Contractors Took Bribes to Remove GPS Monitors of Immigrants

Three Miami residents were charged on Friday over a scheme in which they allegedly took bribes to remove the electronic monitoring devices of immigrants facing deportation.

Elisa Pelaez, 54, Ginou Baptiste, 48, and Fritz Cyriaque, 50, were indicted by a federal grand jury for conspiracy to solicit, demand and accept money or anything of value in excess of $5,000 from immigrants under federal supervision.

The U.S. Department of Justice said the Department of Homeland Security and Immigration and Customs Enforcement carried out an undercover operation into an immigration fraud ring related to the Intensive Supervision Appearance Program, which monitors immigrants released from detention as they await deportation proceedings.

Pelaez and Baptiste worked for a company contracted by the U.S. government to help keep track of the immigrants by using electronic GPS monitoring devices, office interviews, and unannounced home visits, among other methods.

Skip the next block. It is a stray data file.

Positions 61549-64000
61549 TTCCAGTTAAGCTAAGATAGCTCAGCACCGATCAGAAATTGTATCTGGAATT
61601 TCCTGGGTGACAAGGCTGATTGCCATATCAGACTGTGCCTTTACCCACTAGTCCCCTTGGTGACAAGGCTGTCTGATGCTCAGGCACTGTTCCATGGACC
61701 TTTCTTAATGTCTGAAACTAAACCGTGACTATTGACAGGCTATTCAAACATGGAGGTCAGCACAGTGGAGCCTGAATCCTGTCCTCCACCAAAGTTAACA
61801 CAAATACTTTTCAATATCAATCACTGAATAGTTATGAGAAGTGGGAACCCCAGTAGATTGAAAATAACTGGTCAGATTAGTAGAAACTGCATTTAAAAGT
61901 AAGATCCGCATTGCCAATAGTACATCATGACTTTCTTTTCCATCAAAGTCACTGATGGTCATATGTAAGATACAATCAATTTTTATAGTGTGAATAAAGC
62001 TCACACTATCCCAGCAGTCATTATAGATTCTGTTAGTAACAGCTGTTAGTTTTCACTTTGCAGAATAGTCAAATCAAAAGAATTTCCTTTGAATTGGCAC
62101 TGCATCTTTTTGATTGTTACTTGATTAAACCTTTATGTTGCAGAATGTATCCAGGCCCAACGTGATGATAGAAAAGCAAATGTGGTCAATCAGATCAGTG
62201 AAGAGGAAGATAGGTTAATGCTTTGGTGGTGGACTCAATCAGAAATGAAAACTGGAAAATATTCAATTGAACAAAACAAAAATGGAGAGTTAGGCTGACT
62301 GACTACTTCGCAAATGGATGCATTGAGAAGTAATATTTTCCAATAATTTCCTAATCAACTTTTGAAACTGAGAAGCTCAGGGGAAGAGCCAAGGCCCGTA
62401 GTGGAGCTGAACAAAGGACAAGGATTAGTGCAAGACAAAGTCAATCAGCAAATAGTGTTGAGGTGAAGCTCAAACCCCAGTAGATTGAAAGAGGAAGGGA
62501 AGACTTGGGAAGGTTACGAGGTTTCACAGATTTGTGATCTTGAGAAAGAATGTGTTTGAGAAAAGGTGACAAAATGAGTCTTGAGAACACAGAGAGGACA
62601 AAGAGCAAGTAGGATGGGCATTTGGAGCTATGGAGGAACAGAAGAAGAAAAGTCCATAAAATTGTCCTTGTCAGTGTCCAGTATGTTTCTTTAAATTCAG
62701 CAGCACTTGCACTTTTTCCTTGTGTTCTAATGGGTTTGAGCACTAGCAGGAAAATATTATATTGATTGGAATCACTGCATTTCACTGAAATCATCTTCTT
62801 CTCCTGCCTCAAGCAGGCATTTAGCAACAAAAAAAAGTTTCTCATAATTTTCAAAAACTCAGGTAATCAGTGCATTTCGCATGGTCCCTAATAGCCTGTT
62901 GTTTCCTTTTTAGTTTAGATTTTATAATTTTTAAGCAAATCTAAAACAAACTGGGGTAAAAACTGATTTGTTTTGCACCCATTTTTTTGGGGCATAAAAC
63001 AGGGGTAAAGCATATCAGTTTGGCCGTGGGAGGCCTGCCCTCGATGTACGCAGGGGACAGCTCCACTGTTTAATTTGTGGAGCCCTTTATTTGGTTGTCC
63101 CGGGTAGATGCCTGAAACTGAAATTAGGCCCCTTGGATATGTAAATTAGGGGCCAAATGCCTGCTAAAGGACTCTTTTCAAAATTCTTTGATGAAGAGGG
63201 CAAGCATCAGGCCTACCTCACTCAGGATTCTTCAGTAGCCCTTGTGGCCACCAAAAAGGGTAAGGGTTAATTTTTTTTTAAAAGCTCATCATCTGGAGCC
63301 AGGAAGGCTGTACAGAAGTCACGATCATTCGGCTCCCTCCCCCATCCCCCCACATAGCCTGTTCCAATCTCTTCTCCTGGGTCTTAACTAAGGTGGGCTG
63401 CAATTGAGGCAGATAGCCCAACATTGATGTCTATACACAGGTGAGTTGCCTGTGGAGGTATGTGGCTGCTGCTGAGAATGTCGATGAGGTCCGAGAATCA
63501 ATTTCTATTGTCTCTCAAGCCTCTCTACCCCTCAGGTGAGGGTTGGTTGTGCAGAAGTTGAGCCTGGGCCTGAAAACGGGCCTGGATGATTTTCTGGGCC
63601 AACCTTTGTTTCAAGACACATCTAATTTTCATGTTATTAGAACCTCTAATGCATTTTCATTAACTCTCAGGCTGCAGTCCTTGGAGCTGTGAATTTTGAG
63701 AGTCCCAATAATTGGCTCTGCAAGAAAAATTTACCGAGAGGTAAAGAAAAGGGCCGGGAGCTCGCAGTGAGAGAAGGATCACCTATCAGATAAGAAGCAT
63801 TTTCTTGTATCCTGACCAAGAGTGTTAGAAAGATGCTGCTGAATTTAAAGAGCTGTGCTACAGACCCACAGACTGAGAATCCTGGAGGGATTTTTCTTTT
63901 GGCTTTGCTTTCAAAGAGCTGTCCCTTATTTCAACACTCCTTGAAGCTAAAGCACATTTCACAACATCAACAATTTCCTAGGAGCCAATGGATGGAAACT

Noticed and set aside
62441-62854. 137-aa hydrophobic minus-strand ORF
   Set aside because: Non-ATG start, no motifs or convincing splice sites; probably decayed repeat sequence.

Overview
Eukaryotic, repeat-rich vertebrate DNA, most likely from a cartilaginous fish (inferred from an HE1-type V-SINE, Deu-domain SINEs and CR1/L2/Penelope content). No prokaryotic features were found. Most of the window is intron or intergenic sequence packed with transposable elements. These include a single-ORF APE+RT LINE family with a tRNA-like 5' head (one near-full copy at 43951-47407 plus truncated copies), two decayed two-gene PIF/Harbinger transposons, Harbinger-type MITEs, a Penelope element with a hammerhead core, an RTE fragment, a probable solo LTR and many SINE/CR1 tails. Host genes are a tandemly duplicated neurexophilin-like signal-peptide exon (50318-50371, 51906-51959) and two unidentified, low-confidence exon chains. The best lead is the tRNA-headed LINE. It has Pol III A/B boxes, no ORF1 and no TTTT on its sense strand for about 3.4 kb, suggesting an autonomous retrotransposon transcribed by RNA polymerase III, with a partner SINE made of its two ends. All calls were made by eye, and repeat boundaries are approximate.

“From on or about November 2010 through February 2014, defendants Pelaez and Baptiste used their positions of authority … to unlawfully demand and receive monies from participants in the Intensive Supervision Appearance Program in exchange for removal of their electronic monitoring devices,” the Justice Department wrote in a statement.

Pelaez and Baptiste would identify immigrants they could draw into their scheme and then referred them to Cyriaque, who allegedly pretended to be an ICE agent who could help the immigrants with their immigration issues, the Justice Department said.

Cyriaque would take the bribes and then send the immigrants back to Pelaez and Baptiste, who would remove the monitors.

“Additionally, Pelaez, Baptiste and Cyriaque used intimidation and other means to further the conspiracy and to dissuade participants from reporting their illegal conduct to law enforcement,” the Justice Department added.